same laxness as the purchaser.
(d) The third distinction is - when the husband invests the money from the
sale (in which case, Rava's reason applies, but not Abaye's).
(a) Beis Shamai and Beis Hillel agree that a Shomeres Yavam may sell or give
away property that she inherits at that stage. According to Beis Shamai, in
the event of her death, the Yavam's heirs share the Nechsei mi'Lug with
her's. Her heirs do not however, share the Nechsei Tzon Barzel with her
(b) Beis Hillel say ...
1. ... 'Nechasim be'Chezkasan'. The meaning of 'be'Chezkasan' will be
discussed in 'Mi she'Meis'. Beis Hillel are referring to - Nechsei Tzon
2. ... 'u'Kesuvah be'Chezkas Yorshei ha'Ba'al'. 'Kesuvah' means - Manah,
Masayim and the Tosefes.
(c) Beis Hillel hold that Nechsei mi'Lug - are in the Chazakah of the
(d) According to Rebbi Meir, the money or the detached fruit that her
husband left behind are used to purchase land, from which the Yevamah eats
the Peiros. The basis of this Halachah is - the fact that all of her
husband's property is Meshubad towards her Kesuvah (even Metaltelin -
according to this Tana).
(a) If her husband left fruit that was attached to the ground, Rebbi Meir
and the Chachamim argue in exactly the same way as they argued earlier (in
the Mishnah on 79a.) with regard to Nechsei mi'Lug which she inherited.
According to ...
1. ... Rebbi Meir - the husband must pay however much the field is worth
more with the attached fruit than without it, and with that money, she
purchases land of which he eats the fruit.
(b) The Chachamim also argue with Rebbi Meir regarding money and detached
fruit. In their opinion, whoever takes it first, may retain it. Assuming
that she took it already during the lifetime of her husband, she buys land
and her husband eats the Peiros.
2. ... the Chachamim - the attached fruit belongs to him.
(c) The Chachamim's reason for this ruling is - because, in their opinion,
Metaltelin are not Meshubad toward a woman's Kesuvah.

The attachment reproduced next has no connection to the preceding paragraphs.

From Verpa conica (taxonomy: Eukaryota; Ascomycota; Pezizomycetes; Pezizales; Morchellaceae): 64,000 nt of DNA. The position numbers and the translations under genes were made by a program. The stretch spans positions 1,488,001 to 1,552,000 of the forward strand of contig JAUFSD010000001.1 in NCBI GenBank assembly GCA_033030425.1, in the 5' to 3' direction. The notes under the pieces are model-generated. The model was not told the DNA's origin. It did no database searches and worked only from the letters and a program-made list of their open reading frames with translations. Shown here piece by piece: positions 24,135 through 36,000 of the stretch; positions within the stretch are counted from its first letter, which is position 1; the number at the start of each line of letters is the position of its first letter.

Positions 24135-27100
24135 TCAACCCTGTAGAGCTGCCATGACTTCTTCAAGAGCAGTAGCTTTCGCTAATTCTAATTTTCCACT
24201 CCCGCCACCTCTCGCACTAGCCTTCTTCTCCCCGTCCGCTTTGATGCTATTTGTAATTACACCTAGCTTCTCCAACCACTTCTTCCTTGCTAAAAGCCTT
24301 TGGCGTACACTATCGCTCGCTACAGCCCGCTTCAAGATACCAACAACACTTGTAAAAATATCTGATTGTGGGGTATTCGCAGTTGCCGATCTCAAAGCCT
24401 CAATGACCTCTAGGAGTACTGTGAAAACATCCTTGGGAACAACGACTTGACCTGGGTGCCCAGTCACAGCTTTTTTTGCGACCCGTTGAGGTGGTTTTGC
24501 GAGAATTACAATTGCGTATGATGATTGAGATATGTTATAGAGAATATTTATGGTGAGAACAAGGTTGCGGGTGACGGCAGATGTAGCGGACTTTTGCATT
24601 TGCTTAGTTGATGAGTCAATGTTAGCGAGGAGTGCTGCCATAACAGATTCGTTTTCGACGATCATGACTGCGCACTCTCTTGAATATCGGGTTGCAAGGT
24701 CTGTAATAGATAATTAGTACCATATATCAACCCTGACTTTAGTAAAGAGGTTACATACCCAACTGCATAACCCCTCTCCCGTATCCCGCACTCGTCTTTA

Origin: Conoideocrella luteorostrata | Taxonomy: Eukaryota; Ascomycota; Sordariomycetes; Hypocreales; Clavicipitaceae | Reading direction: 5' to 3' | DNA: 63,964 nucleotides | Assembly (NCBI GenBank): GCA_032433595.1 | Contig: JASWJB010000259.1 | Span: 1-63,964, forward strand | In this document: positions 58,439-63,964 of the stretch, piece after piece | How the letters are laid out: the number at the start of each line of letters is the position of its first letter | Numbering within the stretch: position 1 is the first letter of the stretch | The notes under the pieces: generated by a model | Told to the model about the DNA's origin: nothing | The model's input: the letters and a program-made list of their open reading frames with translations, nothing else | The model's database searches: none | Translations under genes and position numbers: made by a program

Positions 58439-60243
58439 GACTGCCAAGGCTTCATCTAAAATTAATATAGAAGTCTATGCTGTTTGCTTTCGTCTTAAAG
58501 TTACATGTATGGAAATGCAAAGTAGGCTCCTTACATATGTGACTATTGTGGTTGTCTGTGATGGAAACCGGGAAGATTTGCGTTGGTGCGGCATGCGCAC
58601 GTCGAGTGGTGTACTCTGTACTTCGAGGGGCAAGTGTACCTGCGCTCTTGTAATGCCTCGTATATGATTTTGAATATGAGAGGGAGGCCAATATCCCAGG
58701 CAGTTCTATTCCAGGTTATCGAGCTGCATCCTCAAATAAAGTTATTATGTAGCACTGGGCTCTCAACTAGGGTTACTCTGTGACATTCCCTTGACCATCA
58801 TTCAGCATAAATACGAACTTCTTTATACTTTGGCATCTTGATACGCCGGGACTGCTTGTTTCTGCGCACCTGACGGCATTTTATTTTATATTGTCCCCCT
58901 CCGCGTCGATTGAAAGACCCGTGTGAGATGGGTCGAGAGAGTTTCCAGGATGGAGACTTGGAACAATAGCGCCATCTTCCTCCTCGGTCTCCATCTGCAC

(d) Once the Yavam marries her, she is his wife in every regard except
one - her Kesuvah comes, not from his property, but from her first husband
(the Yavam's brother).
(a) When the Tana forbids the Yavam to tell the Yevamah that her Kesuvah is
lying on the table - he means that he is not allowed to designate one
particular field for her Kesuvah, because all of her husband's property is
Meshubad to her Kesuvah.
(b) The same prohibition applies - to a husband vis-a-vis his wife.
(c) When the Tana writes that, having divorced her, she only receives her
Kesuvah - he means that, even though, until then, all her husband's property
was Meshubad towards her Kesuvah, once she becomes divorced, she may only
claim her Kesuvah, and no more.
(d) If the Yavam divorces the Yevamah and remarries her - she receives only
the first Kesuvah that she was owed, and no more.
(a) We are not sure who buries the Shomeres Yavam when she dies. The
obligation to do so might fall upon ...
1. ... the heirs of her husband (i.e. the Yavam) - because they are the ones
who inherit her Kesuvah.
(b) Rav Amram quotes a Beraisa which specifically states - that it is those
who inherit her Kesuvah who are obligated to bury her.
2. ... her father's heirs - because they are the ones who inherit her
(c) Abaye corroborates this ruling from another Beraisa, which states
'Yorshehah, Yorshei Kesuvasah, Chayavin bi'Kevurasah'. He infers from these
words that the Tana is talking about a Shomeres Yavam - because they imply
that *the heirs who inherit her Kesuvah* are obligated to bury her, but that
there are other heirs, who do not (and that can only be referring to a